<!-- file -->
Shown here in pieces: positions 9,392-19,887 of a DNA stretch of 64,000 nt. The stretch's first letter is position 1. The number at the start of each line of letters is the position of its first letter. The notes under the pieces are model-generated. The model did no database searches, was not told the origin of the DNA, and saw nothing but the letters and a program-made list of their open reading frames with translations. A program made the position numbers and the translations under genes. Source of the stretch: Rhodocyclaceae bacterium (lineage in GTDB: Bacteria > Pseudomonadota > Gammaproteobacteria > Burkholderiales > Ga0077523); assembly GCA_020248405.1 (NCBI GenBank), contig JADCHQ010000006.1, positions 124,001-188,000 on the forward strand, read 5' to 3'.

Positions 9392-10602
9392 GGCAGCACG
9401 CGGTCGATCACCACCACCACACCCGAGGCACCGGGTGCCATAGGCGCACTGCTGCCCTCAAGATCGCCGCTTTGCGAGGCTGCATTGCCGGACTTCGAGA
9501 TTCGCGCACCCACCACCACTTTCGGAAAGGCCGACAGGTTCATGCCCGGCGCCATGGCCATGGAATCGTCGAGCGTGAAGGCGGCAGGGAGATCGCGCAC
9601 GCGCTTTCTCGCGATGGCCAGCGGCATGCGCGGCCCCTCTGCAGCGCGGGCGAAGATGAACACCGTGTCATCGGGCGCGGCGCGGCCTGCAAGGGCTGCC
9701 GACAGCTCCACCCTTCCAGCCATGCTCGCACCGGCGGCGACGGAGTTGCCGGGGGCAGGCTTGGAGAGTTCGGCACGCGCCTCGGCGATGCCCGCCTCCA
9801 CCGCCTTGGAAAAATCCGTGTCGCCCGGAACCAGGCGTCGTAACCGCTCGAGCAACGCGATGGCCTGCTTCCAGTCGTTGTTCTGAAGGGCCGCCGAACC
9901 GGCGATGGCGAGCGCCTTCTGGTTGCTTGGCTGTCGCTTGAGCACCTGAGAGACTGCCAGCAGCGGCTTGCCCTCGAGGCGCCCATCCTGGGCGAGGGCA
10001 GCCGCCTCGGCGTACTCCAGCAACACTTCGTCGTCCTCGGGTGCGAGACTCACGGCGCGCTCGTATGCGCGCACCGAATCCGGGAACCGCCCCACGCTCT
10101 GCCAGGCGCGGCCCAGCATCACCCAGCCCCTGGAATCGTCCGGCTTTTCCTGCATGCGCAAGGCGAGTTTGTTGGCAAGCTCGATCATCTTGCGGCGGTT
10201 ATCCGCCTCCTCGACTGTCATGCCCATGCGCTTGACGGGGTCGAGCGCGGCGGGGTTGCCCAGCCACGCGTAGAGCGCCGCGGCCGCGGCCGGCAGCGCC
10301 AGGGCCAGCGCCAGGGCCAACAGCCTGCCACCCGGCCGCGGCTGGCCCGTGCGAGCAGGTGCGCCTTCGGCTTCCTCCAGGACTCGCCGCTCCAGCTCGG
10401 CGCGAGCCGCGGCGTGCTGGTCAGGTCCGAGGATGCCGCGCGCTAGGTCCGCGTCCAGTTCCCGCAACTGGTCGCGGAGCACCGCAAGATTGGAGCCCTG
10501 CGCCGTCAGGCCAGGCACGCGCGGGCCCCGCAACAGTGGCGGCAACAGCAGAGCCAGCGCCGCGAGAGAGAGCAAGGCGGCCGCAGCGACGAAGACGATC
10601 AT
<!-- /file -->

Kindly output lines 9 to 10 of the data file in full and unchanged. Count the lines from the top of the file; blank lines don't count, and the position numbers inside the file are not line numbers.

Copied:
9901 GGCGATGGCGAGCGCCTTCTGGTTGCTTGGCTGTCGCTTGAGCACCTGAGAGACTGCCAGCAGCGGCTTGCCCTCGAGGCGCCCATCCTGGGCGAGGGCA
10001 GCCGCCTCGGCGTACTCCAGCAACACTTCGTCGTCCTCGGGTGCGAGACTCACGGCGCGCTCGTATGCGCGCACCGAATCCGGGAACCGCCCCACGCTCT